Check out more amazing pictures of Samezu before the landfill work was done. The area is totally different today.

 

Utagawa Hiroshige thought enough of Samezu to paint it.  Notice the "hibi" (seaweed fields). I talked about these in my article on Hibiya and a few other times. Anyways, seaweed is a staple of the Japanese diet and the inlets and shores of Edo Bay were renowned for this delicacy.

Utagawa Hiroshige thought enough of Samezu to paint it.
Notice the “hibi” (seaweed fields). I talked about these in my article on Hibiya and a few other times.
Anyways, seaweed is a staple of the Japanese diet and the inlets and shores of Edo Bay were renowned for this delicacy.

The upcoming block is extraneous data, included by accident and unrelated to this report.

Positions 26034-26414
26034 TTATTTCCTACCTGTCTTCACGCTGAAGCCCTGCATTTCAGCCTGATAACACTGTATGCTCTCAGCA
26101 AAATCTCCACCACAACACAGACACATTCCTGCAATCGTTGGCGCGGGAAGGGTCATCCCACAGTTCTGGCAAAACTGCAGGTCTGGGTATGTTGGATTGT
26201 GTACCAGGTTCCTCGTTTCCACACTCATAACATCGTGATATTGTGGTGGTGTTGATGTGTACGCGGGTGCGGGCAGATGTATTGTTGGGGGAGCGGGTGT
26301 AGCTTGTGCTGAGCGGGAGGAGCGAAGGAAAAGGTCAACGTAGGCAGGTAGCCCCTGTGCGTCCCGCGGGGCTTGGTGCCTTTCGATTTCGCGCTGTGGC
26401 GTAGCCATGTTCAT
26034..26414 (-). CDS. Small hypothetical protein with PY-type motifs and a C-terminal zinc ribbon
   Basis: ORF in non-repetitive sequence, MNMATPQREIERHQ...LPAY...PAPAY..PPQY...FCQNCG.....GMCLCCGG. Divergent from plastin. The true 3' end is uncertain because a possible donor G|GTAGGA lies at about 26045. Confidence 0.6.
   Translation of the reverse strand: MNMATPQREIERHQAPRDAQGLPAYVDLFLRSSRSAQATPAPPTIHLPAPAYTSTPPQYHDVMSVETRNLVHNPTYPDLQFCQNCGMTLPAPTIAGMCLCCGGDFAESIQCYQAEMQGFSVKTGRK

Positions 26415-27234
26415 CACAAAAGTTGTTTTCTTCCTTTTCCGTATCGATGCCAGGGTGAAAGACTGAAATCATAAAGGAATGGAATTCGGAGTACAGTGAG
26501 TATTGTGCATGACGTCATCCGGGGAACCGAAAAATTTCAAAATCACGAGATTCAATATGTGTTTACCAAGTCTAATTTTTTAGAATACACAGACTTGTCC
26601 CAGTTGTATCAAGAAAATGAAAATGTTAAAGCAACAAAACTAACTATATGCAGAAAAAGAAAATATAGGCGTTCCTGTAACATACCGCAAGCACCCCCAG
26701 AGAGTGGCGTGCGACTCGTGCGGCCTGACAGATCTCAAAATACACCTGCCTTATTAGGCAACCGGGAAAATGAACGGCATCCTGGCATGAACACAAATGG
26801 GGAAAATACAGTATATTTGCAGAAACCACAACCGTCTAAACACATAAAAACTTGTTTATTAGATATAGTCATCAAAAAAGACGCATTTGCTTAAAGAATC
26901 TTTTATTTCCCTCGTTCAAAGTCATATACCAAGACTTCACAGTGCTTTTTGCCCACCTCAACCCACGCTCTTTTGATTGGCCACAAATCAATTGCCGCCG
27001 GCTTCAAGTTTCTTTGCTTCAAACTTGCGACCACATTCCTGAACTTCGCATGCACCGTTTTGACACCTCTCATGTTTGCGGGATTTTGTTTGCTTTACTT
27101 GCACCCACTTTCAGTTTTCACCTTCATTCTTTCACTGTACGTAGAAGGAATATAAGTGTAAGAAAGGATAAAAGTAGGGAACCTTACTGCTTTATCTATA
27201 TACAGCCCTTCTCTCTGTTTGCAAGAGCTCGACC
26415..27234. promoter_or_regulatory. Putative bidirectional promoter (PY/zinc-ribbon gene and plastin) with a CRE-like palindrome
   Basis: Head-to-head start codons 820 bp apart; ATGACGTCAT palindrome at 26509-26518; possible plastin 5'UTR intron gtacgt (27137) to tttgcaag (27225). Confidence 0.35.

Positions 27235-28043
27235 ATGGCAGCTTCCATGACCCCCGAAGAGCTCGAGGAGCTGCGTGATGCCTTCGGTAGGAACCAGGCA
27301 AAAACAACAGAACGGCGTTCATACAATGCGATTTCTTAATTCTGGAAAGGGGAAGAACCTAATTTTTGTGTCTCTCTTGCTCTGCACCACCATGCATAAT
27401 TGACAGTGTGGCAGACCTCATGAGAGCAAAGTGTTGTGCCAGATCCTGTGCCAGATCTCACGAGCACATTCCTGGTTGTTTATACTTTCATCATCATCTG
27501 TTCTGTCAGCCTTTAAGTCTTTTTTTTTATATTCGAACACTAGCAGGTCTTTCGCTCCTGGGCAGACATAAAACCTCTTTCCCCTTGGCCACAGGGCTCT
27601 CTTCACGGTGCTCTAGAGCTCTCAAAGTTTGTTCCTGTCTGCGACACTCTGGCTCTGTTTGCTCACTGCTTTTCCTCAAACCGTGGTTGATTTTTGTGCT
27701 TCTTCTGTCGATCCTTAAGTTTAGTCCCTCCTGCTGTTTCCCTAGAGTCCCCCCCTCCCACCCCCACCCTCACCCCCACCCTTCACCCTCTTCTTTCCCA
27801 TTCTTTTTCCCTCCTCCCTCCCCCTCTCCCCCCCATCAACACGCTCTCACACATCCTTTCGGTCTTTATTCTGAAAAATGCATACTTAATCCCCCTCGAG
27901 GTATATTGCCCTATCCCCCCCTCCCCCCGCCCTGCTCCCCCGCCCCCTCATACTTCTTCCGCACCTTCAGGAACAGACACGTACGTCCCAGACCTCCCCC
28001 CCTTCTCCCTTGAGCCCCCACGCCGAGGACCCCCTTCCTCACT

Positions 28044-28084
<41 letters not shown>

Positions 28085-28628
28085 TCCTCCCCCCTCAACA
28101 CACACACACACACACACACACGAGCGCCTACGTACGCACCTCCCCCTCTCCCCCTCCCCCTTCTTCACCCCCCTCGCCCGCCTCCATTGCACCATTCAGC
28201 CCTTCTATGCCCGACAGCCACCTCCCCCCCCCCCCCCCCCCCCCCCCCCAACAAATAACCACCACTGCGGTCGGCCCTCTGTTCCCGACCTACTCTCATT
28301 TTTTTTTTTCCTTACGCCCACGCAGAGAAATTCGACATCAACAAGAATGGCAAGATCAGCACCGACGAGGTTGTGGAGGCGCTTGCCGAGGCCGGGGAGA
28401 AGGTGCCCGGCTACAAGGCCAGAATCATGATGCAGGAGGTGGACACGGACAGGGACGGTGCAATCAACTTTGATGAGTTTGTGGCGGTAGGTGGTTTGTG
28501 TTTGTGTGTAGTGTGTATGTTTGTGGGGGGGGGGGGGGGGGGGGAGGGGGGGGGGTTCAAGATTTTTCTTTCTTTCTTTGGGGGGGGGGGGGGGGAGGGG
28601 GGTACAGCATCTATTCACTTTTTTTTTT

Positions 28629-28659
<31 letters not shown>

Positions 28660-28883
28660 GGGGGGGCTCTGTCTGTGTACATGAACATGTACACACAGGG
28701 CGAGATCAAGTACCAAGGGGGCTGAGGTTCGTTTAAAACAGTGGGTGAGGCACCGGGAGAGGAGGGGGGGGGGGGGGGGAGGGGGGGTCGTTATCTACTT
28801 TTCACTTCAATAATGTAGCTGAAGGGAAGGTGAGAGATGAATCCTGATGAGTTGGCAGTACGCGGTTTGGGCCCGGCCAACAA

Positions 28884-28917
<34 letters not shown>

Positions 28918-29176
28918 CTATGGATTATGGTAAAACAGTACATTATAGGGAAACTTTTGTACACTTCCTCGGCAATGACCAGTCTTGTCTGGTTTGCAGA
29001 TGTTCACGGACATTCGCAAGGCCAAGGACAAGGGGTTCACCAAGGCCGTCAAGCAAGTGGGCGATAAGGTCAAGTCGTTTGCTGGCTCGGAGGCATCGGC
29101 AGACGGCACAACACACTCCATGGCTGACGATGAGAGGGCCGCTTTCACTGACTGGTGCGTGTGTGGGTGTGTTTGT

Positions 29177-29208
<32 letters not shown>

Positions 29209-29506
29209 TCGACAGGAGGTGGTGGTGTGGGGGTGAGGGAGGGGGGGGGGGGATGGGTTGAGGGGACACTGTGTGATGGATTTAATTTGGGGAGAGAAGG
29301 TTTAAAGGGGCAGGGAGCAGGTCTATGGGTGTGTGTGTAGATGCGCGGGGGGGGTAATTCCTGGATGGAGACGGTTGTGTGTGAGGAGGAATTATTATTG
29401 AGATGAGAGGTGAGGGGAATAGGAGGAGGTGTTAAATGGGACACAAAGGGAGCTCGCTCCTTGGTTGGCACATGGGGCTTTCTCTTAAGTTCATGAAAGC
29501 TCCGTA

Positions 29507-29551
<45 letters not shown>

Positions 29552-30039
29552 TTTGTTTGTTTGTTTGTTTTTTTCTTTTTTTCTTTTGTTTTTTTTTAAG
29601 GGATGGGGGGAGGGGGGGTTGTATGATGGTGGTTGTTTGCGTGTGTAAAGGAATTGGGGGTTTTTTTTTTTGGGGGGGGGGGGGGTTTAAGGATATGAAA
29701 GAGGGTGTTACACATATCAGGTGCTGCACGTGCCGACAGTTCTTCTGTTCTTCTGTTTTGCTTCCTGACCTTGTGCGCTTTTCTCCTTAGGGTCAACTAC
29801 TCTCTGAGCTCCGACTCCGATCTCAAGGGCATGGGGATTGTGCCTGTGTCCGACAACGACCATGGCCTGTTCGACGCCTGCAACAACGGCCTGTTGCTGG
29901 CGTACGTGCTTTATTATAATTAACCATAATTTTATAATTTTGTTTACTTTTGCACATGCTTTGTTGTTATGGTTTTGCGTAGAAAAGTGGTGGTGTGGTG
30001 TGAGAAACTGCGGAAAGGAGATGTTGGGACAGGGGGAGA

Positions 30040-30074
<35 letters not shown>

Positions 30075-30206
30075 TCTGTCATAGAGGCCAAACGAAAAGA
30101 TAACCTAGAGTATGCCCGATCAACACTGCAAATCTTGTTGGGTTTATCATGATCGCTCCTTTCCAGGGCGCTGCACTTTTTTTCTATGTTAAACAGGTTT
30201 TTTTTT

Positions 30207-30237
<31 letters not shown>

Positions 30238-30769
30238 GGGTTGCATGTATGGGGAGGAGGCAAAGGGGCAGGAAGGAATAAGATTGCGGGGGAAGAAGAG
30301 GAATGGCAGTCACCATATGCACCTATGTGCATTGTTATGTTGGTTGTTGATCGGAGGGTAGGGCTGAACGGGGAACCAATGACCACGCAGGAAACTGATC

Supposedly, traditional Edo style fishing and seaweed harvesting continued in the area right up until the 1960’s. In the early 1950’s, Tōkyō government officials and other corporate interests began planning a redevelopment of Tōkyō Bay. I don’t think this was a spiteful act, but probably more common sense. Japan was exporting a lot at that time, particularly to their rich trade partner, the USA. As Japan rose from the ashes of WWII to become the dominant economic power in Asia, old Edo-style ports were just not cutting it, they were downright embarrassing. Modern ships could fish farther out at sea and return faster with new technology. When the 1964 Olympics came around, perhaps Tōkyō could boast a safe, modern bay that had never been seen in Asia before….